Mothers should stay at home and look after their children. Space exploration is a waste of money. There is no longer a need for public libraries. Zoos should be banned. Are you starting to worry about this reviewer’s opinions? No need – because these are actually just a few of the controversial and emotive motions under discussion in a brand new resource from TTS called Debating Cards (LI01897 – £34.95 exc vat).
We all know that young people are good at arguing. What they are not particularly skilled at is debating. Mention the word argument to most people and it will trigger a largely negative response and conjure up an image of conflict and perhaps even violence. But arguing is an art form within the context of a debate as it involves critical thinking, critical listening and critical speaking. Indeed, politicians make a living at it. Learning to debate is a real life-skill for a whole host of jobs and situations beyond Parliament though, and serious thought should be given to finding regular opportunities to debate in class.
This clever collection of 50 Debating Cards is perfect for upper primary children, right through into KS3. Each card is a glossy A4 gem of lively issues. On one side there is the motion along with discussion points and top tips for debating. On the other, you’ll find for and against points to help engage students and kick-start their thinking. The resource also comes with ten ‘Just a Minute’ cards where individuals have to talk for 60 seconds on a selected topic (hesitation, deviation and repetition allowed, however) – which work well as a warm-up. Everything is also on a CD.
The topic areas for each card have been carefully selected and cover relevant themes that children will be able to take ownership of, relate to and offer an opinion on. They are clearly excellent tools to help build self-esteem and self-expression. What the cards can offer the classroom is not only a starting point but a clear structure for setting up and planning a debate with a purpose. They offer advice on reasoning and evidence, expression and delivery, listening and responding and organisation and prioritisation. You could use the cards as they are or incorporate them as a platform for further research. They are great for helping young people to see a topic from a range of perspectives and encouraging them appreciate that life’s issues are seldom black and white but multi-coloured, diverse, elastic and complicated. What I also think the cards will do is help children appreciate fairness and how to compromise, help them how to get a message across and make decisions together.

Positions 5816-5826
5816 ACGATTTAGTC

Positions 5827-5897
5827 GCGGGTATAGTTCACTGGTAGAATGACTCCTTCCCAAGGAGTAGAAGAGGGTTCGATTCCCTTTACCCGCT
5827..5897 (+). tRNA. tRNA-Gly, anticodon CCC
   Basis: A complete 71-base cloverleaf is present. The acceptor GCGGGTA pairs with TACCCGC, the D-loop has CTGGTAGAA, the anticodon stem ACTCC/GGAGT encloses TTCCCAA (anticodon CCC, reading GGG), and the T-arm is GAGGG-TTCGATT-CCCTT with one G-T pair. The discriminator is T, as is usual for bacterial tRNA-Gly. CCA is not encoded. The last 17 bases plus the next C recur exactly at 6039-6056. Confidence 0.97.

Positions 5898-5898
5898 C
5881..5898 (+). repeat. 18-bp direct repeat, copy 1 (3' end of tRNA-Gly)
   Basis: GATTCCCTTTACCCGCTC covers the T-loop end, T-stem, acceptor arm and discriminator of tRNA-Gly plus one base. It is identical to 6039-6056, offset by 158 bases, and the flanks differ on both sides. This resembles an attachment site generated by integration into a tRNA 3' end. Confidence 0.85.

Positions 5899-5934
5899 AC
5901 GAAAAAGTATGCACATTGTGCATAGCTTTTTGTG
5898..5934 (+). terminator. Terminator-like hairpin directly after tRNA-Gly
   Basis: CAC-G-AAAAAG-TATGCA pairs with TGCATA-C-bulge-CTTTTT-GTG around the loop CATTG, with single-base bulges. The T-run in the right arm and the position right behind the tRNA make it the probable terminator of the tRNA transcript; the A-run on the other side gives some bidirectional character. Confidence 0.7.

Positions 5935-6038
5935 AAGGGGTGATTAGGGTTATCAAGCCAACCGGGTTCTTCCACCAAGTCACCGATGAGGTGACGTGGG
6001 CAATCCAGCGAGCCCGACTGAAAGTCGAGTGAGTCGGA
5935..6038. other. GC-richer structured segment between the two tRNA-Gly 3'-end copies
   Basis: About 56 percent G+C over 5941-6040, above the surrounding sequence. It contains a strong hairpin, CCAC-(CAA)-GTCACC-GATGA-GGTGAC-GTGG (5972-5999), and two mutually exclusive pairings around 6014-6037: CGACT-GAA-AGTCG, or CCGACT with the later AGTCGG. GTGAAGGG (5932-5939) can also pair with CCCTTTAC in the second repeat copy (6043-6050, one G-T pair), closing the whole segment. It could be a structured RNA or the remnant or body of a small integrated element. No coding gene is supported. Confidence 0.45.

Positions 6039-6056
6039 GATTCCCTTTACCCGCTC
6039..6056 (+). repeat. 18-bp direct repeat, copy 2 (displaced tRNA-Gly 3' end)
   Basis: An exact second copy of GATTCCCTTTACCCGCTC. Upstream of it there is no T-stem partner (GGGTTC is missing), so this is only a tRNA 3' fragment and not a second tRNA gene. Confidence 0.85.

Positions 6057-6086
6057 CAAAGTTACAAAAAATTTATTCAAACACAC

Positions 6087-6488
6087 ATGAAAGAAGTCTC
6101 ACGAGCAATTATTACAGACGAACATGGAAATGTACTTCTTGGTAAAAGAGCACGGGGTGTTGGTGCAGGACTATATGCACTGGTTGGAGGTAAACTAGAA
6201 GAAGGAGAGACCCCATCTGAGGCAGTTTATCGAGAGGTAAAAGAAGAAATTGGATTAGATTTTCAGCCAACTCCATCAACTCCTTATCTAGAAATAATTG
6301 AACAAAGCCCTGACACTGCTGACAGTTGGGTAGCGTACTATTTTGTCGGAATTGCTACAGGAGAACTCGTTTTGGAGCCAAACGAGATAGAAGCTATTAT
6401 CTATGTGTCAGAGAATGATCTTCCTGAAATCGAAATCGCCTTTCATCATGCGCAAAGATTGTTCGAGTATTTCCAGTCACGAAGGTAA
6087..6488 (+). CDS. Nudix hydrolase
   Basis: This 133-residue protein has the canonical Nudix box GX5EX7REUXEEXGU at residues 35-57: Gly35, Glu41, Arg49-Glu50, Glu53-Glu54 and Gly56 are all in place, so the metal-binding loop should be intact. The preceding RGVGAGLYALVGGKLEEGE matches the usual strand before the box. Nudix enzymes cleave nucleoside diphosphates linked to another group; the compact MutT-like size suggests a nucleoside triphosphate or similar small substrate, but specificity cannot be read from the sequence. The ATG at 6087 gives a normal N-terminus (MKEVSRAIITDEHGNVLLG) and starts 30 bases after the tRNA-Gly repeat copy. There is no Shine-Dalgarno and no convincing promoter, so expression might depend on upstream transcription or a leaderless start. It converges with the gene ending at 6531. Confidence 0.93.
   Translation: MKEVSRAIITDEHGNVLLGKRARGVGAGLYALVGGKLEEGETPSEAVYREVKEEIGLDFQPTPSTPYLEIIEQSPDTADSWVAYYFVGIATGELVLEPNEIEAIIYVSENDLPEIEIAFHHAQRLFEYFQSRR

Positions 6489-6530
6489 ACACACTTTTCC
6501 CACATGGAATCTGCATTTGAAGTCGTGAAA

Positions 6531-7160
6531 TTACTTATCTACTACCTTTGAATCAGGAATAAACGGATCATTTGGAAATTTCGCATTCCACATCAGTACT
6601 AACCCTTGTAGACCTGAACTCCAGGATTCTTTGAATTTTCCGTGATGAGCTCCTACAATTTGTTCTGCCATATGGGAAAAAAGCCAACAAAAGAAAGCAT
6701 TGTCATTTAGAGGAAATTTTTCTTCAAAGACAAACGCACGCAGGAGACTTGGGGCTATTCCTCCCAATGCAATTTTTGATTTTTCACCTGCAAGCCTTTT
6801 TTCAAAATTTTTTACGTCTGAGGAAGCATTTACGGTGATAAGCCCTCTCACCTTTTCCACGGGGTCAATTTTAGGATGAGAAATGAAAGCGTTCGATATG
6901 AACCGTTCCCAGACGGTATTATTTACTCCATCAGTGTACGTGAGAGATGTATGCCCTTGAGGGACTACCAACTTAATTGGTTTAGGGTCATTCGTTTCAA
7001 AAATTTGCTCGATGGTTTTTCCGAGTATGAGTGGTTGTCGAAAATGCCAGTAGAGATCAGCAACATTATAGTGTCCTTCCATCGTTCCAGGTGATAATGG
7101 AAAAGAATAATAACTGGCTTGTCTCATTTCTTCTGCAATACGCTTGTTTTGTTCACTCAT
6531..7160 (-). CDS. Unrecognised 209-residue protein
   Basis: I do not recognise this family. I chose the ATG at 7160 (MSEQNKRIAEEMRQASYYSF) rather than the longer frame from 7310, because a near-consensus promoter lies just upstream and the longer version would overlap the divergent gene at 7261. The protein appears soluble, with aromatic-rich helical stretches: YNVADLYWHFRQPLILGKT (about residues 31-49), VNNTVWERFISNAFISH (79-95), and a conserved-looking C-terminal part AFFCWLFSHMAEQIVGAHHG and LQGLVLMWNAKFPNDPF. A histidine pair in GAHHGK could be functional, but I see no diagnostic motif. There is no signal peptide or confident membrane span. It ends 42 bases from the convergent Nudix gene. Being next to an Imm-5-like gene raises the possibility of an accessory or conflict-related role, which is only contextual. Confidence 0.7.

In my opinion, these sophisticated debating cards will prove useful not just for speaking and listening but within writing too as they will help students to structure what they want to say and make their points within their work with more punch and vitality. And the cards themselves are just a starting point; you could easily add to them and adapt according to your own needs. You could even encourage learners to follow the format and invent their own cards too.
These cards are perfect speaking and listening resources for any classroom to help students debate, discuss, argue and role play. They will help children structure their thoughts, extend their vocabulary and think on their feet; and with regular use will engender the confidence required to listen, think and speak critically. They will also help young people learn more about body language, pace, and how to hold their own when conversing with others without it leading to a fight.
My own teaching experience has taught me that informal discussion doesn’t seem to be an especially effective way to foster critical thinking skills, character or resilience, whilst setting up more formal debates most definitely does. Debating helps children develop their own arguments rather than regurgitate those of others and it develops their higher order thinking skills. It should form part of every young person’s classroom experience as the benefits stretch far beyond one subject. Some schools have debating clubs and many enter competitions locally and nationally. Why not consider this for your school too, using these thoughtful and inspiring cards as a source of inspiration?
Adventures in language
Maison Claire Fontaine is a French language trip specialist based in the beautiful Burgundy countryside. Sole use of one of their centres and the use of native French bilingual and crucially qualified teachers ensures all time spent with them is focused on genuine language learning outcomes for your group. Lessons are delivered to lesson plans and schemes of work and link directly to time then spent ‘in the field’ on excursions and activities, which are also all led by the qualified French staff. All this can and is tailored to the objectives of each school that visits with no opportunity missed to generate enthusiasm and measurable language progression for all pupils. www.maisonclairefontaine.com